Welcome to the real world...

Posted by: SueMc | April 15, 2009 4:20 PM | Report abuse

Apparently, the naysayers have never been exposed to real martial arts. These disciplines teach self confidence and they teach kids to look for another way to resolve a conflict - they most certainly do not teach kids to "slug it out" as some seem to believe. Your child can not be suspended from public school for self defense, if it comes to that - if they are, you as the parent need to take that up with the Administration. Besides, most bullies, at least in my experience do not pick fights, they terrorize with threats and words, so no need for hitting him or her to stand up. And no, I certainly do not agree that encouraging a bullied child to stand up for him or herself is "blaming the victim." What else are they supposed to do? Roll over and take it? Screw that.

Posted by: VaLGaL | April 15, 2009 4:41 PM | Report abuse

It's been my experience that most people who end up teaching in middle school were the people who were social butterflies and alpha girls and who just LOVED middle school so much that they want to spend the rest of their lives there.
------------------------------------
Perhaps true, if you are speaking only of the cheerleading coach or the football (or name your sport) coach. I taught English at the junior high level, and I definitely was not an alpha girl when young. Far from it. Middle school (junior high when I was growing up and when I taught) was not something I loved. I got through it, just like most of us who were not in the popular crowd.

Posted by: lsturt | April 15, 2009 6:23 PM | Report abuse

Am I the only one who finds the anti-middle school educators rant totally ridiculous? Please tell me I'm not....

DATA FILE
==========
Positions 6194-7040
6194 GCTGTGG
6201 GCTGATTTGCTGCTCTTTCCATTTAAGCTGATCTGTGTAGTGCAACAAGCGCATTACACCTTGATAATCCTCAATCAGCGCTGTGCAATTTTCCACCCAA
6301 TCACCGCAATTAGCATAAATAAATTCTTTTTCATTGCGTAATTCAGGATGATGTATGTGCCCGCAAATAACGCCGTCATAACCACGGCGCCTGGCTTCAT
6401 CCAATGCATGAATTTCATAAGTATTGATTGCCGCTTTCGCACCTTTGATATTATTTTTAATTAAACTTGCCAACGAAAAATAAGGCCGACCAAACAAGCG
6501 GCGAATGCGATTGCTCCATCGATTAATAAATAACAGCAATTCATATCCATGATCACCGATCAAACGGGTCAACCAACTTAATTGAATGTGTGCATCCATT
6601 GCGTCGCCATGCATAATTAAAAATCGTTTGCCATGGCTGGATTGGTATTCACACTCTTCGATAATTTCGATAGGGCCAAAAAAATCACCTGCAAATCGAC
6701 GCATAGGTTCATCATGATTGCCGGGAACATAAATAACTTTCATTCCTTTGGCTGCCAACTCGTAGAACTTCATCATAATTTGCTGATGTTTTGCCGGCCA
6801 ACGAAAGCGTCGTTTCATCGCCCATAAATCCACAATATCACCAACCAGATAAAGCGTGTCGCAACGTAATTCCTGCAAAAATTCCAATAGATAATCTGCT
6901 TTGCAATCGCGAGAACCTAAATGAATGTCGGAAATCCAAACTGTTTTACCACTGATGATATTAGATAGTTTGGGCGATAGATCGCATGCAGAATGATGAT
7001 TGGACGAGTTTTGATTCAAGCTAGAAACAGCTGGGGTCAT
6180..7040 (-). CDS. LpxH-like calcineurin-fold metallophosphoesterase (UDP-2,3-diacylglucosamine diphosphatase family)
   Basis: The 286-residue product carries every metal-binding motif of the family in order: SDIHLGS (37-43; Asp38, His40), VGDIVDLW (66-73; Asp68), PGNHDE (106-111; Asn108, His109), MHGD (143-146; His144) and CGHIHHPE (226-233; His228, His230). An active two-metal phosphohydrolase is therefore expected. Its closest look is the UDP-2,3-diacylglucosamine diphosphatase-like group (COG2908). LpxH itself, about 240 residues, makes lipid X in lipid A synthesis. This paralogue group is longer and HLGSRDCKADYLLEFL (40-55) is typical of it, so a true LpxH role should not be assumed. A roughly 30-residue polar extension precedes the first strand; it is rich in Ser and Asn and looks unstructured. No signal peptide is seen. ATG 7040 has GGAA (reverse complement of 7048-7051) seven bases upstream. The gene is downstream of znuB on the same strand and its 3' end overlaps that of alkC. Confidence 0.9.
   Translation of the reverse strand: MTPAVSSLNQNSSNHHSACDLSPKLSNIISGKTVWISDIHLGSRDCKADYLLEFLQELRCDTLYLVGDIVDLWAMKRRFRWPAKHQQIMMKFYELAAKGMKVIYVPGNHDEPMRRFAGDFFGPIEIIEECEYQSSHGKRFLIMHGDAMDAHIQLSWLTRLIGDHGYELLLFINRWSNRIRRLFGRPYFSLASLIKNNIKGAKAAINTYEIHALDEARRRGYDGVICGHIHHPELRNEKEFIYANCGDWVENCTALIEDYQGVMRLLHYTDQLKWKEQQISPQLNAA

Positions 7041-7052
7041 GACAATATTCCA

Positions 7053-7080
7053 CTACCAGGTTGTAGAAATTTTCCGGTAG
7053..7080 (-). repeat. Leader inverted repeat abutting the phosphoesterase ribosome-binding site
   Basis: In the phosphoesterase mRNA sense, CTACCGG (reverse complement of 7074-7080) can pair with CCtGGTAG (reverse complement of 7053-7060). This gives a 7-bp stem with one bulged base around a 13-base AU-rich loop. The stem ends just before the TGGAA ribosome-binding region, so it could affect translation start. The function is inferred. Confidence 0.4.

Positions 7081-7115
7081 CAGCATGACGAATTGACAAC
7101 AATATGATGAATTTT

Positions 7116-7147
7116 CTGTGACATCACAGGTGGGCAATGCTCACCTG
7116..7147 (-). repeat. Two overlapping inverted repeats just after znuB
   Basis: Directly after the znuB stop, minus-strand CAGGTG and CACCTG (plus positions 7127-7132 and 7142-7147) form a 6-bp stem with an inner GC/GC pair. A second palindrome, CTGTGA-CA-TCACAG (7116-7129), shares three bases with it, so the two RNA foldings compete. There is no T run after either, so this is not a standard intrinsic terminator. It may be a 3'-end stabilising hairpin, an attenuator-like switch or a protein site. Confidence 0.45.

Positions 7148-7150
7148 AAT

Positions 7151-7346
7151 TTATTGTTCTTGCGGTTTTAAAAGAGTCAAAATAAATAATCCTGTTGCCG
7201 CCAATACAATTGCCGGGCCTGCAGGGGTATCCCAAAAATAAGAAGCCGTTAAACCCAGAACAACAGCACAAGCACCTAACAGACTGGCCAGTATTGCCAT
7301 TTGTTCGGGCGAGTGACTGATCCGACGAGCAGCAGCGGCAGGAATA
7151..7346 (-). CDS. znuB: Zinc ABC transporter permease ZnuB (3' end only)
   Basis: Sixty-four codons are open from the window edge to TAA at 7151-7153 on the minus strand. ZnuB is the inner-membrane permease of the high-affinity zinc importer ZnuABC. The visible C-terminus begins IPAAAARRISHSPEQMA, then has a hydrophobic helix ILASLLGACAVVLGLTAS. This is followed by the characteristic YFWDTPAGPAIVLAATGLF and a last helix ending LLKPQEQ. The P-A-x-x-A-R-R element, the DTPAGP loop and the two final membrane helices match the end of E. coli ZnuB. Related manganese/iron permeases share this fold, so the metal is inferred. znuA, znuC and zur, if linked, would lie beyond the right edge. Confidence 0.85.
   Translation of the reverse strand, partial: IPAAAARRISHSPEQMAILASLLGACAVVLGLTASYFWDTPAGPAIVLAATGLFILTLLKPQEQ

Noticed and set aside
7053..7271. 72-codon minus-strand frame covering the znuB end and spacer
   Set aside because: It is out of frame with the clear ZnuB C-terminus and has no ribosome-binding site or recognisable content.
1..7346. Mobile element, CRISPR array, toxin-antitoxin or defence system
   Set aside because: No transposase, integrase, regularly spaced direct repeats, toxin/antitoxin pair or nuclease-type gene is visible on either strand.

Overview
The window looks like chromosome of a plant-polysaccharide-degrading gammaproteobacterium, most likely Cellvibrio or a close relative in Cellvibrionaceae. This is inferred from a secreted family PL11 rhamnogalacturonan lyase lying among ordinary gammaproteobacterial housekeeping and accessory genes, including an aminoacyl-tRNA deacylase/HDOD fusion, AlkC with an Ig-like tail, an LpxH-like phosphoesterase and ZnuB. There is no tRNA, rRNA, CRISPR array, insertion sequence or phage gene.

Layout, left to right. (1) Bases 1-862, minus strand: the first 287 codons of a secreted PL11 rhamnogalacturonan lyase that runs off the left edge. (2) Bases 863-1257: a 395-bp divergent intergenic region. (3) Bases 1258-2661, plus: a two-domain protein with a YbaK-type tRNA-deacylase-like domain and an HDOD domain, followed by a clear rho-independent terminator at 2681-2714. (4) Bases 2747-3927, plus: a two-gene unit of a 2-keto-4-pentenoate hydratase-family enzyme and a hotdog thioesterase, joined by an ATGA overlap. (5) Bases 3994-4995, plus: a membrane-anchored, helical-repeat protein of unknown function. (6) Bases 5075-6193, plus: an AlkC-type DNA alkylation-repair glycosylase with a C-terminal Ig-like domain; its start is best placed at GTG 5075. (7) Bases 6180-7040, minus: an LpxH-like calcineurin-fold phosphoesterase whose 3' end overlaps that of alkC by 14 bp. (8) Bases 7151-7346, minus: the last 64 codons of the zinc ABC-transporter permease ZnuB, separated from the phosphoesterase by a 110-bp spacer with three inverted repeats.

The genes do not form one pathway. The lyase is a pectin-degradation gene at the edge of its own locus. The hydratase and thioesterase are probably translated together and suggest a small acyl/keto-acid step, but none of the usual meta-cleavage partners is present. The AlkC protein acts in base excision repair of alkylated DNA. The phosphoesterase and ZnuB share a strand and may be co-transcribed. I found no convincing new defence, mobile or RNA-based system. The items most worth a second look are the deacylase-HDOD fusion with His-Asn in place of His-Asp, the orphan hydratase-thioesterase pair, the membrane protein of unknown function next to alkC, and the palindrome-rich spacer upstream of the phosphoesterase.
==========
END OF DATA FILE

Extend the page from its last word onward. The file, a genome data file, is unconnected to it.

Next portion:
Posted by: mlc2 | April 15, 2009 6:28 PM | Report abuse

This story makes no sense for all the reasons outlined above by Billie, engelman and Valgal. I suppose the parent handled the situation well but since the story is so confusing, who knows?

Posted by: cheekymonkey | April 15, 2009 8:03 PM | Report abuse

Apparently, the naysayers have never been exposed to real martial arts. These disciplines teach self confidence and they teach kids to look for another way to resolve a conflict - they most certainly do not teach kids to "slug it out" as some seem to believe. ..... And no, I certainly do not agree that encouraging a bullied child to stand up for him or herself is "blaming the victim." What else are they supposed to do? Roll over and take it? Screw that.

Posted by: VaLGaL | April 15, 2009 4:41 PM | Report abuse

Very well said.

Posted by: dennis5 | April 16, 2009 9:07 AM | Report abuse

Call Melissa Huckaby.

Or enroll your child in karate class.

Posted by: Boraxo1 | April 16, 2009 4:28 PM | Report abuse

I have a question for posters about my son. He's 3.5 and plays regularly with another boy the same age.

My son is quieter and this boy is on the rowdy side. They don't get on that well but I am social with the mom, and sometimes we babysit for each other.

Sometimes I question how well this boy can control himself -- he needs constant supervision and can be aggressive with my son (not hitting or biting or anything like that). The mom just shrugs and says her son has "a lot of energy". She does regularly correct him, but it doesn't seem to have much effect.

Any thoughts? I am getting uncomfortable with this boy but don't want to offend the mom, who is trying. At this age, am I expecting too much from a kid who is clearly on the more "testosterone" side of the spectrum?

Posted by: goodhome631 | April 18, 2009 10:07 PM | Report abuse